“This trip made my thoughts and dreams turn into reality.”
That’s how Erica Hicks, a rising senior at Andrews High School, describes “Cycle to Freedom,” a 325-mile bicycling adventure she recently completed along with other local high school students enrolled in Western Carolina University’s Talent Search Program.
The dozen students, representing Smoky Mountain, Hiwassee Dam, Andrews and Robbinsville high schools, and adult staff members from WCU’s program arrived back in Cullowhee on July 5 after cycling from Washington, D.C., to the outskirts of Pittsburgh, Pa., on the Chesapeake & Ohio Towpath and Great Alleghany Passage Trail.
In addition to presenting the physical challenge of riding a bike upwards of 50 mile per day, the 12-day trip provided an opportunity for the teens to learn about the Underground Railroad and other milestones of American history, to visit American shrines in the nation’s capital, and to see Fourth of July fireworks and a professional baseball game in Pittsburgh.
“I had been very eager to go on the trip ever since I found out I had been picked to go. I had no idea how incredible it was going to be,” Hicks said.
“The thing that I liked best about the trip is that it provided a way for me to see the world beyond what I’m used to,” she said. With its emphasis on developing leadership skills, the Talent Search adventure “gave me a chance to learn my kind of natural leadership and find ways to improve it,” Hicks said.
Todd Murdock, director of WCU’s Talent Search Program, said the group stopped by historic sites related to the Underground Railroad, a network of secret routes and safe houses used by 19th-century slaves to escape to “free states” and Canada. Therese Murdock, a former teacher, and Jessie Nosworthy, a former Talent Search student and recent graduate of the University of North Carolina at Chapel Hill, led the group in lessons about that time in American history. Each student received a metal bracelet with the name of a runaway slave stamped onto it, along with that slave’s unique biography, and each student reported to the group about the slave’s plight. “It was pretty powerful,” Todd Murdock said. “These students now have a different perspective on social justice.”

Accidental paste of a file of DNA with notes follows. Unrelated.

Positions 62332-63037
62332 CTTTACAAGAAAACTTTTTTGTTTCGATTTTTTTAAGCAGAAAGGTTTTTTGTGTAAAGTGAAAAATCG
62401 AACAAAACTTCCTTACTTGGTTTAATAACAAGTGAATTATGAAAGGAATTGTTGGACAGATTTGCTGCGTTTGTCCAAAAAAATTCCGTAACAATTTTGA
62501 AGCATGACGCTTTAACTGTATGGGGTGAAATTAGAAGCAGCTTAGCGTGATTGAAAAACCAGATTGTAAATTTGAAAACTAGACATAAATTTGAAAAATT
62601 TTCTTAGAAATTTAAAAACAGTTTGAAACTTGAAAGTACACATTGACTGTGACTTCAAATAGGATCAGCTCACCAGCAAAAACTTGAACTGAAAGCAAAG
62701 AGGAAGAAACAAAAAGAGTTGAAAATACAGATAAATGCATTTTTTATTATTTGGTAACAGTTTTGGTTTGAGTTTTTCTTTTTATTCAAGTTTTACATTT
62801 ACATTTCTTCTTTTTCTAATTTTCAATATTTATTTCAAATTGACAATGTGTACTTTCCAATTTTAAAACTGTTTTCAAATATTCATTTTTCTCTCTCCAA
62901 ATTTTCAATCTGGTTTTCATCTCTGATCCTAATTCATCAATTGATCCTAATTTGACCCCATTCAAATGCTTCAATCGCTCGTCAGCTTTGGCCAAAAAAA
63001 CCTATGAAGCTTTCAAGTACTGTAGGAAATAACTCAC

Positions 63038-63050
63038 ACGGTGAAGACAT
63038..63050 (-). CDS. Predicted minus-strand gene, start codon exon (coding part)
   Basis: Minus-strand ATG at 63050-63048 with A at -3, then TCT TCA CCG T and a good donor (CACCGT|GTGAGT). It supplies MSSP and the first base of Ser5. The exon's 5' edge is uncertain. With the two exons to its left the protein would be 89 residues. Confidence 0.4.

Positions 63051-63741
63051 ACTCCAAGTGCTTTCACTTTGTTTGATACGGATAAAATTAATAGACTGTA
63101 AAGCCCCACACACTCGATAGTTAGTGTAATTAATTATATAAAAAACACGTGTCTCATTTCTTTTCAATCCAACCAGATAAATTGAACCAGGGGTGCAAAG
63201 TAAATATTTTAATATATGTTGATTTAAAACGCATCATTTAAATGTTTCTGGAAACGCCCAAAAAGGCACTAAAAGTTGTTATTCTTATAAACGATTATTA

While taking the students on a personal journey through American history, the trip also allowed them to learn about environmental issues, Murdock said. Prior to their departure on June 24, participants learned to make biodiesel fuel at Blue Ridge Biofuels in Asheville, and Murdock and Robbinsville High rising senior C.J. Williams assembled a bike with a frame made of bamboo cut from the Tuckaseigee River. Williams rode the bike the entire 325 miles.
“It held up fine throughout the whole trip,” Williams said, adding that the bike also got the attention of quite a few picture-taking tourists who were interested in the unconventional frame.
Williams said he enjoyed becoming friends with the other teens, and his favorite part of the trip was going into Pittsburgh for the Fourth of July. “The fireworks were amazing,” he said.
Another participating student, Jose Acevedo of Smoky Mountain High School, said he also enjoyed becoming friends with the others. “It was a really fun group. I made friends real quick,” said the rising 10th-grader. “We saw so many amazing things, it was mind-boggling.”
Talent Search is a federally funded program that WCU has hosted for 29 years. Students join the program in the seventh grade and the staff follows them through to their high school graduations, providing academic, career and financial aid counseling while encouraging the students to attend the post-secondary schools of their choice. One of the primary methods used by WCU’s program to help young people expand their horizons is outdoor adventure.
High school students who participate in the Talent Search program were eligible to apply for the trip, and the dozen students were chosen based on an essay they wrote. The trip was provided free to the teens, who camped out every night except one, and cooked their own meals.
Funding for the journey was provided through a grant from the Creating New Economies Fund of the Conservation Fund’s Resourceful Communities Program. The Creating New Economies Fund has received support this year from the Z. Smith Reynolds Foundation, the Ford Foundation, the N.C. Rural Economic Development Center and the Burt’s Bees Greater Good Foundation.
Other participating students were Cori Green and Alex Madill of Smoky Mountain High; Kayla Farmer, Brandon Smith and Bryan Taylor of Hiwassee Dam High; Regan Jordan, Anna Purser and Zack Pyle of Andrews High; and Tyler Massey of Robbinsville High.
For more information about WCU’s Talent Search Program, contact Murdock at 828-227-7137.